To have an autosomal recessive disorder, you inherit two mutated genes, one from each parent. These disorders are usually passed on by two carriers. Their health is rarely affected, but they have one mutated gene (recessive gene) and one normal gene (dominant gene) for the condition. With each pregnancy, two carriers have a 25 percent chance of having an unaffected child with two normal genes (left), a 50 percent chance of having an unaffected child who also is a carrier (middle), and a 25 percent chance of having an affected child with two recessive genes (right).
Epidermolysis bullosa simplex usually becomes apparent at birth or during early infancy. It's the most common and least severe type. Blistering may be relatively mild with epidermolysis bullosa simplex.
Dystrophic epidermolysis bullosa generally becomes apparent at birth or during early childhood. More severe forms of dystrophic epidermolysis bullosa can lead to rough, thickened skin, scarring, and disfigurement of the hands and feet.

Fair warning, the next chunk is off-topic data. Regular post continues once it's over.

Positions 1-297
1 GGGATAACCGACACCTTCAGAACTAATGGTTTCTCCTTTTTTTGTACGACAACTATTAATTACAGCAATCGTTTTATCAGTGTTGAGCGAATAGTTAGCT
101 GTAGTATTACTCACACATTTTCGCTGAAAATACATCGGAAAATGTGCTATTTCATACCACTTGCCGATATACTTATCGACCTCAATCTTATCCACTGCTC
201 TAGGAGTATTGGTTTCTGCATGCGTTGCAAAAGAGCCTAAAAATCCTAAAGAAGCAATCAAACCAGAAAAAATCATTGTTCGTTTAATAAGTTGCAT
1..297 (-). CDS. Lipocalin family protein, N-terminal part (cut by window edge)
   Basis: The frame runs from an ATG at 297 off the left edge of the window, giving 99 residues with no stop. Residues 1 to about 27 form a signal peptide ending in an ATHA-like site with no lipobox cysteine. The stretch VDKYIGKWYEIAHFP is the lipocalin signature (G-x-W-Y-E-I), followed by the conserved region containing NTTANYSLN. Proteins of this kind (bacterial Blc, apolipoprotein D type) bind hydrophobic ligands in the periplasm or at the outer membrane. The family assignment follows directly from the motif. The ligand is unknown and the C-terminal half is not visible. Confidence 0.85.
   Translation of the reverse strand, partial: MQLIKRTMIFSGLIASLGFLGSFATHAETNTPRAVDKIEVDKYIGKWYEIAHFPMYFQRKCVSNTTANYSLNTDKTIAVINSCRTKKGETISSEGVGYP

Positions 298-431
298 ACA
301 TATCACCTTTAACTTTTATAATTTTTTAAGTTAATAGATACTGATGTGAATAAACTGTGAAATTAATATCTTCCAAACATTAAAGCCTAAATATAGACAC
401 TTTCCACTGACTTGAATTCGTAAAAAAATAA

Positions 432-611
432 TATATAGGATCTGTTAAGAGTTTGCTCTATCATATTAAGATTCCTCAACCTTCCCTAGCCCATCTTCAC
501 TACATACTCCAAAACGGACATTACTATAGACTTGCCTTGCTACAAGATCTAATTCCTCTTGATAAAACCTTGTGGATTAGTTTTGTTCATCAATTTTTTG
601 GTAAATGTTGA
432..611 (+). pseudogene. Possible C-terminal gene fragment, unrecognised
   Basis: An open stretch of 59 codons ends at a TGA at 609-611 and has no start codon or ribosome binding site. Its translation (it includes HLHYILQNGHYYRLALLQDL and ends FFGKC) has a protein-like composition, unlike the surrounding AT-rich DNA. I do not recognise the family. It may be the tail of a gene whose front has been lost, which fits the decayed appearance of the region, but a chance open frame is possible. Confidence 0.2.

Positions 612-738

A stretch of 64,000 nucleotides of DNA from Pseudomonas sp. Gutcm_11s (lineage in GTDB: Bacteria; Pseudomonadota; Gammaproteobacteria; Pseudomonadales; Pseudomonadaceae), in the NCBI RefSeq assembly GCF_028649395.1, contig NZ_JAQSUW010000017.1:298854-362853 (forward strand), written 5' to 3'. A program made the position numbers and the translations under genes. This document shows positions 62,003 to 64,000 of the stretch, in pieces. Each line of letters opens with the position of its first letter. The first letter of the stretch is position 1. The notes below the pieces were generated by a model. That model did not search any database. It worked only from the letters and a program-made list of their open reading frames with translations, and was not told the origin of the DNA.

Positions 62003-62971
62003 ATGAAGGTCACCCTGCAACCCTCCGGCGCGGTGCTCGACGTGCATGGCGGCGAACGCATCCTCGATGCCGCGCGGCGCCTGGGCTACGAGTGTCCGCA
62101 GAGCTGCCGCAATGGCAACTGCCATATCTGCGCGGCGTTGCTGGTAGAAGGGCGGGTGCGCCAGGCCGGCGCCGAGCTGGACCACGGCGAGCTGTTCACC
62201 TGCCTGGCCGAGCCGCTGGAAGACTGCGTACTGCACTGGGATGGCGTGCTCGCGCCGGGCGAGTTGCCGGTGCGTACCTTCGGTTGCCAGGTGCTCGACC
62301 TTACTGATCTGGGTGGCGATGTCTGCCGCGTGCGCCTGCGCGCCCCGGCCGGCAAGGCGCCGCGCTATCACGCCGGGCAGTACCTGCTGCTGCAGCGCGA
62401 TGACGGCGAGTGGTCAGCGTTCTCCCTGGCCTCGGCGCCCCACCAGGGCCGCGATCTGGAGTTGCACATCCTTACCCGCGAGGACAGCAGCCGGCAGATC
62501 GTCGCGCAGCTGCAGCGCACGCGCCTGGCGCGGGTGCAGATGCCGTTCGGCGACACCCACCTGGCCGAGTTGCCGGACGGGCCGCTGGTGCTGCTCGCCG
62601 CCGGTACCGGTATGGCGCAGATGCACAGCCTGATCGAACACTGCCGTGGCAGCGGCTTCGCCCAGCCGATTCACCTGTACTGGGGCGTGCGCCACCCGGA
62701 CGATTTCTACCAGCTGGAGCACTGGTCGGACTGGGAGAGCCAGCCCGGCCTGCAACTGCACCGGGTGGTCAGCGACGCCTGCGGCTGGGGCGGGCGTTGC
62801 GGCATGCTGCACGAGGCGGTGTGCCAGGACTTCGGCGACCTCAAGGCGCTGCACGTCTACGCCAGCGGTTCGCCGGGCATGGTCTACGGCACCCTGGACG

Having a family history of epidermolysis bullosa is the major risk factor for developing the disorder.
Complications of epidermolysis bullosa may include:
- Infection. Blistering skin is vulnerable to bacterial infection.
- Sepsis. Sepsis occurs when bacteria from a massive infection enter the bloodstream and spread throughout the body. Sepsis is a rapidly progressing, life-threatening condition that can cause shock and organ failure.
- Fusion of fingers and changes in the joints. Severe forms of epidermolysis bullosa can cause fusion of fingers or toes and abnormal bending of joints (contractures). This can affect the function of the fingers, knees and elbows.
- Problems with nutrition. Blisters in the mouth can make eating difficult and lead to malnutrition and anemia (such as low iron levels in the blood). Problems with nutrition can also cause delayed wound healing and, in children, slowed growth.
- Constipation. Difficulty passing stool may be due to painful blisters in the anal area. It can also be caused by not ingesting enough liquids or high-fiber foods, such as fruits and vegetables.